Solving another Equation in One Variable
Date: 1/12/96 at 20:39:18 From: Anonymous Subject: Solving Equations Hi! Dr.Math, I am having some trouble with some Math Equations! I'm trying to learn this from this from my math teacher, but she seems to talk so fast! I have asked for some of your help before and you have given me success on my test! Could you please go over the question I wrote down? -2[3-2(x-1) + 5(2-x)] = -3[x+2(x-1)] I tried out this question and I don't know what step to take first! Please I need some help! Thanks -Doug Amouzouvi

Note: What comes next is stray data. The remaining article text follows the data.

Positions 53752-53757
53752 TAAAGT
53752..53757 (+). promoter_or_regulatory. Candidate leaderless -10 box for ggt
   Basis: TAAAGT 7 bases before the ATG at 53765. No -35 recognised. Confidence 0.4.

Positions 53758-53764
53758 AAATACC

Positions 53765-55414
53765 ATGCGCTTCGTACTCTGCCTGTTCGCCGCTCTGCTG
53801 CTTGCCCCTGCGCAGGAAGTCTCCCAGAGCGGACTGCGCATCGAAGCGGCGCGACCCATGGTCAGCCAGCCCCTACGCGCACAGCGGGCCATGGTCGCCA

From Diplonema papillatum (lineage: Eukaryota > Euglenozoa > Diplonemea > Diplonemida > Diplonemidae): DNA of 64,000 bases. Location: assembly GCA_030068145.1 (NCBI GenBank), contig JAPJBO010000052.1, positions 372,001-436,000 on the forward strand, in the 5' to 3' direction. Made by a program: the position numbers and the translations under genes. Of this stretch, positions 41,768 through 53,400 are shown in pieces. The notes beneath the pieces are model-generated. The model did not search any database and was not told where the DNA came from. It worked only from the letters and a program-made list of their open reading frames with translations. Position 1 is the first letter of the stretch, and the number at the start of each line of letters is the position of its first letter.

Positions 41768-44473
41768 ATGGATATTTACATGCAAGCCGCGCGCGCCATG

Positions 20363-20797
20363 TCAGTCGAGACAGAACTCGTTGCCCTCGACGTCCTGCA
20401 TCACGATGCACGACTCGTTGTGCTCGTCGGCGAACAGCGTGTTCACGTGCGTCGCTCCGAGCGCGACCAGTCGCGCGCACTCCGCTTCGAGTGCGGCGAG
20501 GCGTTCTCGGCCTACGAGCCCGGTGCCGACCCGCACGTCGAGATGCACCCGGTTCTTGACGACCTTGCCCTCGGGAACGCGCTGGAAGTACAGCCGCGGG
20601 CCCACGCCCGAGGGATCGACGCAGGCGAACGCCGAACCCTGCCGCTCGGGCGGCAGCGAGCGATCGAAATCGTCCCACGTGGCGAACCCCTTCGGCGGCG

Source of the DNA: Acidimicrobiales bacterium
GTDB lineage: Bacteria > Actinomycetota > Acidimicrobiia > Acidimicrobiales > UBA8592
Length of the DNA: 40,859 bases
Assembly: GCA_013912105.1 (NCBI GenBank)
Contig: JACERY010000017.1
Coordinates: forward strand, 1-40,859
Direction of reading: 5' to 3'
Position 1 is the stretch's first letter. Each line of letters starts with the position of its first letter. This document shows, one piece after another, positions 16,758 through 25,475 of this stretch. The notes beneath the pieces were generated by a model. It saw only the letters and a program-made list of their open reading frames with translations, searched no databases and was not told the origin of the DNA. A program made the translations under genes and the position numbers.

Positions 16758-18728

Date: 6/5/96 at 8:18:33 From: Doctor Charles Subject: Re: Solving Equations The thing to do with this sort of question is to go slowly and carefully multiplying out the brackets. You can either start with the inner brackets and work out or the outer brackets and work in. I like to work from the inside out. -2[3-2(x-1) + 5(2-x)] = -3[x+2(x-1)] so first the () brackets, remembering to multiply out every term in the bracket. -2(x-1) = -2x + 2 +5(2-x) = 10 - 5x +2(x-1) = 2x - 2 so -2[3-2x+2+10-5x] = -3[x+2x-2] now add the x terms and the constant terms together in each  bracket -2[15 - 7x] = -3[3x - 2] Multiply out again -30 + 14x = -9x + 6 Move x terms to the left, constants to the right: 23x = 36 so x = 36/23 = 1 13/23. -Doctor Charles, The Math Forum
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